“Let's put it this way, if at first I simply considered Putin a rather old and slightly crazy person, then, looking at how the world treats us and the actions of other heads of state, I got the impression that he was not the only one of his kind. And that, apparently, it’s normal that such people are generally in politics, unfortunately.”
The aggressive behavior of the Russian state, which angered many of the interviewees in the first days of the war, soon began to be perceived as normal, typical behavior: “everyone is bad”. The condemnation of these actions from the point of view of humanistic ideals thus became hypocritical and futile.
“All these universal values from the point of view of world geopolitics are fairy tales, lies. Everything is relative."
A world without wars in this logic is an unattainable ideal, and the pursuit of it is naive and harmful idealism.
"Everything is relative..."
Alexander Reka/TASS via ZUMA
Finally, the last of the strategies by which the interviewees "cleared their conscience" was the acceptance of war as unavoidable, as an irremovable part of a new social reality that they had no chance of influencing.
They made a conscious effort to normalize the war.
“I am not a supporter of military action, of these violent measures. But once it happened, it happened, I can’t influence it in any way. ”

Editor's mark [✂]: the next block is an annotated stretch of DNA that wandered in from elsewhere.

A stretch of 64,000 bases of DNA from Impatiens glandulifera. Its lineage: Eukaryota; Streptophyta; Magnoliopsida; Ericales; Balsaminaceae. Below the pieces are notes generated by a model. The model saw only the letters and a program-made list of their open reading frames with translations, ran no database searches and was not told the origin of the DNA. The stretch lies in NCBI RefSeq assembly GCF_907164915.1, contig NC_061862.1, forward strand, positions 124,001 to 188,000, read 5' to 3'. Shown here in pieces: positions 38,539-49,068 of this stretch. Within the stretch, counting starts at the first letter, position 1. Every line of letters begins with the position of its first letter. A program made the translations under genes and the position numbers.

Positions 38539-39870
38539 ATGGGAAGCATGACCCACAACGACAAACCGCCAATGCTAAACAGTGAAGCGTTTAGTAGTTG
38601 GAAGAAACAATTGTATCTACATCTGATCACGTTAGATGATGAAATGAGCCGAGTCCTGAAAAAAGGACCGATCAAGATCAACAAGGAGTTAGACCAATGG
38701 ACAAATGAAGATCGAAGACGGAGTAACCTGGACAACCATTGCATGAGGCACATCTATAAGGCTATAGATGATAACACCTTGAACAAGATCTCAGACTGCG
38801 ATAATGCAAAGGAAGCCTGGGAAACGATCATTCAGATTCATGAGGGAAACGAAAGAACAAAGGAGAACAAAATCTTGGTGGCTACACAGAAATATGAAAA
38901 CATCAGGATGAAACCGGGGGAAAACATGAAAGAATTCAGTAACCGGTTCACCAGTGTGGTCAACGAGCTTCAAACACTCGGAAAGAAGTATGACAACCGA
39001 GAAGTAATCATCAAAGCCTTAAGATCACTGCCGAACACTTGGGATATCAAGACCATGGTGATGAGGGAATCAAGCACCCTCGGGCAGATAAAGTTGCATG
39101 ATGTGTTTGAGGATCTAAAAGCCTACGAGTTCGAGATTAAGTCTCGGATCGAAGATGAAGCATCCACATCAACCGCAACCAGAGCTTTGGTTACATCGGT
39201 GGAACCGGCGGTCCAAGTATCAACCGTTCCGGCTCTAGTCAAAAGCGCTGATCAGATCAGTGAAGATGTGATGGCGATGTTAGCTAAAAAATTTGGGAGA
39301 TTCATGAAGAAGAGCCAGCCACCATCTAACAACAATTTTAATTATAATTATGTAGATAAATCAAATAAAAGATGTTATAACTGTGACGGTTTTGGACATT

“My negative attitude was that it all started. Then I realized that, if it all started, I need to somehow come to terms with it, because: a) there is little that can be prevented; and b) negative emotions that arise interfere with productivity, interfere with the daily course of life.
For many non-opponents of the war, the invasion was a huge shock: it did not fit into their basic conception of what was normal, possible and probable. Military intervention on the territory of a neighboring "brotherly" state contradicted their whole understanding of morality.
But despite the state of shock, disorientation and “falling out” of touch with reality that the interviewees experienced in the first few days and weeks of the war, they never became anti-war activists. On the contrary, they made a conscious effort to normalize the war.
Although all of them in one way or another turned to state propaganda for justifications of the war, the assimilation of these arguments did not occur passively, as anti-war Russians often imagine, but consciously. Non-opponents of the war were and continue to be actively involved in searching out, creating and propagating arguments that justify Russia’s war in Ukraine.